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Liberal_Jihad_Cover.jpg Forward USA

Monday, April 25, 2005

Justice Sunday: A Political Mistake?

I must respectfully disagree with John Leo.

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John Leo writes a column for USNews & World Report that is a paragon of sanity and decency.  It is thus a matter of regret to disagree with him on a view expressed in his recent column titled Justice Sunday.

Writing about the April 24 rally and national telecast sponsored by conservative Christian groups, he concludes:

“Consider just the damaging fallout from an event that is meant as a strenuous effort to identify religion with one political party…..Accusing the Democrats of running a jihad against believers clearly implies that people who vote Democratic are either terribly ignorant or simply not good Christians, Jews, or Muslims. This is a surefire recipe for increasing polarization within the churches.”

Mr. Leo’s assessment of the politics may be correct.  Doubtless his political judgment is better than mine.  But one basis for his assessment is, I believe, wrong.  He writes:

“The premise is that Senate Democrats, by threatening to filibuster several of President Bush’s judicial choices, have attacked religious believers….Pardon me, but this is clearly untrue. The Democrats would be delighted to approve fervently religious nominees, so long as they endorse Roe v. Wade and the party’s general strategy of using the courts as an end run around the legislative process. The obvious is true: The filibuster threat is about abortion politics and left-right polarization, not religion.”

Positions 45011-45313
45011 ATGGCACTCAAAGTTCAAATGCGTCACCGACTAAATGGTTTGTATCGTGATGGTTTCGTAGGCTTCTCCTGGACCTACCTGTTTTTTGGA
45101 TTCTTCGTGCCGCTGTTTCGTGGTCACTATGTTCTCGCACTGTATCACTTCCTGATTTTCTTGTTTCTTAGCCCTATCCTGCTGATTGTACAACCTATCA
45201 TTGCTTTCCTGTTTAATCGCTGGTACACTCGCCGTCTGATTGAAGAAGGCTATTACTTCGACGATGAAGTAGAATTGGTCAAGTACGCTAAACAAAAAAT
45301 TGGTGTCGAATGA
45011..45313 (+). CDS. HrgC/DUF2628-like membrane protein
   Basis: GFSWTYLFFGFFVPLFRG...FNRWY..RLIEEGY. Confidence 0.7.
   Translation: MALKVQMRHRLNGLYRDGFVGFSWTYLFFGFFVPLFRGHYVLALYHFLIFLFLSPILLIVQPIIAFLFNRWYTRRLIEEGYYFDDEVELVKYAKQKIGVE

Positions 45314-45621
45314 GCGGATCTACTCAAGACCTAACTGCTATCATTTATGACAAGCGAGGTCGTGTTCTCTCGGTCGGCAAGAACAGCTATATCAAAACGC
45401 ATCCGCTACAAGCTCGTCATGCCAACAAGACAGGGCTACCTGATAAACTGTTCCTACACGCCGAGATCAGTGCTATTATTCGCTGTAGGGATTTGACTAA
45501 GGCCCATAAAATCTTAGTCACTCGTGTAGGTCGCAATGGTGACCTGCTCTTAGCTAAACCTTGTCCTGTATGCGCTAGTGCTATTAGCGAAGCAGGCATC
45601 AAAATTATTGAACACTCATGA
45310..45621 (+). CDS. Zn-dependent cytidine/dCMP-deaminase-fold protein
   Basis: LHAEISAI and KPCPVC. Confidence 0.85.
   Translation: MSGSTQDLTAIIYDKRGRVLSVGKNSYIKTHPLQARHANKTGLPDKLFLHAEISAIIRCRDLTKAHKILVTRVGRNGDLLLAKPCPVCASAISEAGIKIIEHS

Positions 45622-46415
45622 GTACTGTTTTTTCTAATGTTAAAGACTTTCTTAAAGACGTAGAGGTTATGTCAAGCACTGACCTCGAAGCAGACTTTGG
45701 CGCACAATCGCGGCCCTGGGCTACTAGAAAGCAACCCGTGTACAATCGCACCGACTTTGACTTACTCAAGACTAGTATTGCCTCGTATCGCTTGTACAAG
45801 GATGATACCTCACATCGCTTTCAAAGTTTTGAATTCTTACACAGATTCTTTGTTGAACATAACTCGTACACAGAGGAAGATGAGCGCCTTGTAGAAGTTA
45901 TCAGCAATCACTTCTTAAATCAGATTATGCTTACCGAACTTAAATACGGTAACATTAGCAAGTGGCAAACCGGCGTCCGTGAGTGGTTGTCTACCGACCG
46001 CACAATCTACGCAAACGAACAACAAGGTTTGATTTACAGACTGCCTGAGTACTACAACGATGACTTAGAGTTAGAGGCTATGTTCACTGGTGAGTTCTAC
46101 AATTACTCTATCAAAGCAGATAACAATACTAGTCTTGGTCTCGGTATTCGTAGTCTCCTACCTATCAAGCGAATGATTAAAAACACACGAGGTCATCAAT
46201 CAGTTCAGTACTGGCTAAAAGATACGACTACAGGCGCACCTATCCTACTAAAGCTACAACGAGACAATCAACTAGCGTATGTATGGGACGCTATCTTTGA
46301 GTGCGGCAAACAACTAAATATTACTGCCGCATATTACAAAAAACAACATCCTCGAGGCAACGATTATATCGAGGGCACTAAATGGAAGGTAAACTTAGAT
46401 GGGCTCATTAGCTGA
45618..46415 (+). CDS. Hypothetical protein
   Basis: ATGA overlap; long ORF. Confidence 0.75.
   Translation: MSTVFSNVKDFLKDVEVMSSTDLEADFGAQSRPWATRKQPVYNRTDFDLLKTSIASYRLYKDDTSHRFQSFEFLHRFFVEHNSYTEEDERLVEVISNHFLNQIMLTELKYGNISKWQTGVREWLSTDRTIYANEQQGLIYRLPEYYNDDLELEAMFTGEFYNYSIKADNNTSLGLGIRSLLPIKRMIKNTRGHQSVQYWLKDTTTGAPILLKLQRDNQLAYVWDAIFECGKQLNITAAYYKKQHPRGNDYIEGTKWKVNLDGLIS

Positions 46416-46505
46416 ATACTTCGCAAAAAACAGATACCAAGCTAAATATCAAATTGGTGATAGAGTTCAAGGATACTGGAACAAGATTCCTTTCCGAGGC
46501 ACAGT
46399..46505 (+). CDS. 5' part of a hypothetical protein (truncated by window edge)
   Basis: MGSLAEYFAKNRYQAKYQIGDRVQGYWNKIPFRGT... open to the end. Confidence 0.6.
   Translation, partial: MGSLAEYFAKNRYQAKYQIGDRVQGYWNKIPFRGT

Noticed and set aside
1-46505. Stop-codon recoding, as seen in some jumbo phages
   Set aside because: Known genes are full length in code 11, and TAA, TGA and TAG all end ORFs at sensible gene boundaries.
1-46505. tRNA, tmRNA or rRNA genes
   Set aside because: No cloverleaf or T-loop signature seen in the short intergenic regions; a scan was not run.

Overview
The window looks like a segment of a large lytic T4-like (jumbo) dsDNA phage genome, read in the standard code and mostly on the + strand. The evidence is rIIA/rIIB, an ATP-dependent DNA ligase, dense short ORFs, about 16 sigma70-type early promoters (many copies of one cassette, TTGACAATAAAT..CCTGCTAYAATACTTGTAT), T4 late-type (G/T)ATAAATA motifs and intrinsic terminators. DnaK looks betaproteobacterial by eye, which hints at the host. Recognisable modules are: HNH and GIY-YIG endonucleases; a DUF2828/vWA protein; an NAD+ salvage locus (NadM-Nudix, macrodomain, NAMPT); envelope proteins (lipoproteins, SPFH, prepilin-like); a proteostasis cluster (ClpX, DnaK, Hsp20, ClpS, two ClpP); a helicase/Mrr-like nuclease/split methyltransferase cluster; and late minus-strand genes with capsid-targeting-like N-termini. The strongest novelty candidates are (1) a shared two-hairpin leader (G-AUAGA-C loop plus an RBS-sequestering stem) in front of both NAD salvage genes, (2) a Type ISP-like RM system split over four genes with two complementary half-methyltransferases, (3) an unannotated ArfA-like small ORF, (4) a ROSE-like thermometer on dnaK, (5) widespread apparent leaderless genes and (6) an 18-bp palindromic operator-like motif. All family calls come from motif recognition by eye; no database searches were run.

In fact, using Mr. Leo’s own terms, the dispute is clearly about religion.  The American religion that approves of abortion is secular, atheistic socialism, which includes nominal Christian groups that have watered-down the Gospel message to avoid offending our increasingly secular and hedonistic populace.  Liberal-socialists, for obvious reasons, would be happy to appoint judges who worship at those altars.

Whether this is a divisive issue or not, it clearly is a matter of liberals struggling to impose the religion of secular socialism via judicial fiat.

In a larger context, the issue is the fact that we already have an unconstitutionally-established national religion, and that religion is secular socialism.  It first climbed into the saddle in 1933, and has by now become firmly seated.  Something must be done to disestablish the religion of socialism.

For a discussion supporting that contention, see Socialism: Our Unconstitutionally Established National Religion.


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